Punkin

Pumpkin - Halloween

I have always loved Halloween. Even though I am not a witch, wizard or other doyenne of the darkside, I revel in the pagan pleasure of dressing up and pretending to be someone I am not.

The origins of Halloween lay in the Gaelic culture. An ancient Celtic festival known as Samhain (sah-win) was a celebration of the end of the harvest season — a time when people took stock of supplies and prepared for winter. Gaels believed that on October 31, “the boundaries between the worlds of the living and the dead overlapped and the deceased came back to life to cause havoc. The festival frequently involved bonfires. Masks and costumes were worn in an attempt to mimic the evil spirits or appease them.”

My grandson zoomed in on the essence of the Halloween exercise by saying: “You don’t want a costume… you want to be a character.” (Alas… wisdom from the mouth of a child.)

When I was growing up, costumes were furtively assembled from items at hand from our parents’ wardrobes. We kids happily transformed ourselves into simple creatures — clowns, hobos, gypsies and witches. (My cousin Linda opted for being a nun one year, which was somewhat of a challenge — getting the Franciscan veil that mimicked our Catholic school teachers just right.) In those days, All Hallows Eve was celebrated at a place called “Farmer’s Field” — an expanse of green park ground in the midst of Hyde Park — where we paraded our costumes as the adults in charge passed around candies. The highlight of the evening was a huge bonfire upon which the witch of our worst dreams was burned. She screeched…. we howled (yikes!)

ME.... 1970s.. "the purple creature from space"ME…. 1970s…
“the purple space creature”

As an adult, I won contests for best costume (more than once) . My fantasy caricatures were created with care, designed to achieve the greatest drama possible. In successive years, I presented myself as the “wicked witch of the Southside” (in honor of my 48th Street Chicago roots), the “chick of the sea” (in honor of the tuna brand my mother preferred… a sparkly form fitting green dress with tail fins in which I could barely breathe or walk), and the “purple creature from outer space” (in honor of my other worldly origins). Regrettably (or not), I do not have any other photos save the one on the left, to document my creativity… but rest assured, my costumes were GREAT.

Beyond the costumes, there was the unheralded joy of carving pumpkins. Into each, a candle was placed that achieved the eerie effect of a disembodied spirit set lose to ravage the world. (My son LOVED this exercise.)Ahhhhhhhhhhhhhhhh…. the memories…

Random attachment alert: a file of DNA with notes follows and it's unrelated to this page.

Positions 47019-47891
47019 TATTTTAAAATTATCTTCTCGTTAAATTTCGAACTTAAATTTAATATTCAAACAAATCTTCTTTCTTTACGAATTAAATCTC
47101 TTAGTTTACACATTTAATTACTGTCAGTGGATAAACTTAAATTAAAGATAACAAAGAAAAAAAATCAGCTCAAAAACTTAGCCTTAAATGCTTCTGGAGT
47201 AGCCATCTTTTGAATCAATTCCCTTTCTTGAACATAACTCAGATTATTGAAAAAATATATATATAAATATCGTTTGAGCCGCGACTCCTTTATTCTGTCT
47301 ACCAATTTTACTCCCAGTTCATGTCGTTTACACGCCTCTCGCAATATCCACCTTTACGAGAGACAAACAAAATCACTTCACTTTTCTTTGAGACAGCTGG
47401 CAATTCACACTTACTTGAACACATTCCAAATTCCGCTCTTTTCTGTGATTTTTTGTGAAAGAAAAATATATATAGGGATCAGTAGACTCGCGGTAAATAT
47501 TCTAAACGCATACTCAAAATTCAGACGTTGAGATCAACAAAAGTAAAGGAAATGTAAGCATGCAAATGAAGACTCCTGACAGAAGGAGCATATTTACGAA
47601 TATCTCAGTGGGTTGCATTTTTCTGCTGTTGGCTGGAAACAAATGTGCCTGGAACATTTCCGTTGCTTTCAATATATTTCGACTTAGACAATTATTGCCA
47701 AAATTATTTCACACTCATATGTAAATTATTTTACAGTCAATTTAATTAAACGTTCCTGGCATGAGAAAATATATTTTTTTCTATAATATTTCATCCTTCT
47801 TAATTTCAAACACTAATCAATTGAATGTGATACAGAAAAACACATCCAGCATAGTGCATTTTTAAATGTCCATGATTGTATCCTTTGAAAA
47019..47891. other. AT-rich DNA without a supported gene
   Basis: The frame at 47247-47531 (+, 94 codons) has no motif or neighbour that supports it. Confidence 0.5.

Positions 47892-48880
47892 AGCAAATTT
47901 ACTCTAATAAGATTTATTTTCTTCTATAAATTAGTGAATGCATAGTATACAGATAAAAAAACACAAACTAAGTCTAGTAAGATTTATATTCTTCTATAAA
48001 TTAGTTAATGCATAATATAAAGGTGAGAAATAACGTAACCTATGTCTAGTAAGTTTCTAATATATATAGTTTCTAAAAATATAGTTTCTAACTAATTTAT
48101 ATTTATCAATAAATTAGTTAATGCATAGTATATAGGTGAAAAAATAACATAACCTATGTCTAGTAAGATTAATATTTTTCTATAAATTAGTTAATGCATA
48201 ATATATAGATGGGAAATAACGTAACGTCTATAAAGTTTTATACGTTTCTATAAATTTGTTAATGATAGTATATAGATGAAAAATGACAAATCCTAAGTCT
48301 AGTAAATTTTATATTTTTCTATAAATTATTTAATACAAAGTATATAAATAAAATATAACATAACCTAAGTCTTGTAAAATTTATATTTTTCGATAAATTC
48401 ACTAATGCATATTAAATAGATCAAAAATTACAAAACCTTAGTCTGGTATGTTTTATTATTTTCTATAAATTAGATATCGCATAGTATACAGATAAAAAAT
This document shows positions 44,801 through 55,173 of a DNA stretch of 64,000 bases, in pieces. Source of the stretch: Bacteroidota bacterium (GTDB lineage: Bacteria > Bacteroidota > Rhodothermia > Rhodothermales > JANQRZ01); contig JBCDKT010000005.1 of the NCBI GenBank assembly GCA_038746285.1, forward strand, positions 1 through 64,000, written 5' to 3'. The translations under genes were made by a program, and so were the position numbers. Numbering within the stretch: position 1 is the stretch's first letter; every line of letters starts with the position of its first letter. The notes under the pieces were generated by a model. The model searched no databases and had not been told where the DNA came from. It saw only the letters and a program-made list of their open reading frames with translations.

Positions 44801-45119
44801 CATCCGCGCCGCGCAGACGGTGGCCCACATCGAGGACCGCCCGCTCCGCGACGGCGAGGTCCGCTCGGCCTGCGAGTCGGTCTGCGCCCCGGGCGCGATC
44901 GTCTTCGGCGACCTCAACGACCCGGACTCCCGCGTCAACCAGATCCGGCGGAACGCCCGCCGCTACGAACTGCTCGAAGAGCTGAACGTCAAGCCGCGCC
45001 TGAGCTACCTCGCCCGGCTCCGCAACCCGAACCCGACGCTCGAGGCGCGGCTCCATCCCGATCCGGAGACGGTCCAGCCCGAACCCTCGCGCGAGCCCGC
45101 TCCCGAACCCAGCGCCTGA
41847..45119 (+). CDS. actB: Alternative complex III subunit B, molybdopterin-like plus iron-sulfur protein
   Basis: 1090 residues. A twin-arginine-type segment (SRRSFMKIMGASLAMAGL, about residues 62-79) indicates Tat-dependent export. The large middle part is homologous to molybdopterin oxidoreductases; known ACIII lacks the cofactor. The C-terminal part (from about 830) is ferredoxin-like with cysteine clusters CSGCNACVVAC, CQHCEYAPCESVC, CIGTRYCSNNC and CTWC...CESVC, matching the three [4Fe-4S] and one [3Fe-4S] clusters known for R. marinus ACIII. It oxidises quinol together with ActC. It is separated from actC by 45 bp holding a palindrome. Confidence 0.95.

These days, my grandkids are more than happy to wear the latest ready-made version of a Disney super hero or fairy princess — purchased from a mass merchandiser like Walmart.

So….  enough of the reminiscence.

Last week, to Julian and Violet’s great delight, I accomplished the vaguely remembered feat of carving a pumpkin. To my credit, I was able to channel the flourish of Lucy Liu in “The Man of the Iron Fist” in crafting a face of appropriate horror. After meticulously carving my masterpiece into a caricature, I set about the transformation of our pumpkin’s interior seeds into an edible delicacy, which the kids refused to eat with exclamations of “Yuk.”

Ah well.

Not to be deterred, I shall share my pumpkin seed recipe with you.

FYI: The average pumpkin has about 500 seeds, which amounts to a cup or so of raw material. They are extraordinarily healthy. Although high in calories, they are loaded with vitamin E, B complex, minerals… AND tryptophan (the same  thing that makes you want to sleep after eating turkey).

Roasted Pumpkin SeedsRoasted Pumpkin Seeds

INGREDIENTS

1 medium sized pumpkin (scraped for seeds)
2 cups water
1 tbs salt
¼ cup oil (peanut)

INSTRUCTIONS

OPEN the pumpkin by cutting a circle around the stem end and pulling off the top
SCRAPE insides of the pumpkin with a large spoon; SCOOP OUT all seeds and strings
CLEAN scrapings until all you have is seeds
PLACE seeds in a medium saucepan
ADD water and salt
BRING to a boil & then SIMMER for about 15 minutes (to soften the seed shells)
REMOVE from heat & DRAIN off all the water
ADD peanut oil & MIX well
SPREAD seeds in a single layer on a baking sheet
BAKE @400F until seeds begin to brown (10 minutes or so)
WATCH & STIR if needed so seeds cook on all sides
When browned, REMOVE from oven and COOL

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1 Comment

  1. Riley Davis said,

    7 October 2013 at 3:53 pm

    I am not a witch, wizard or other “doyenne” of the darkside…

    Always good to build one’s vocabulary..

    doyen (ˈdɔɪən, French dway)

    — n

    the senior member of a group, profession, or society

    [C17: from French, from Late Latin decānus leader of a group of ten; see dean ]

    doyenne

    — fem n


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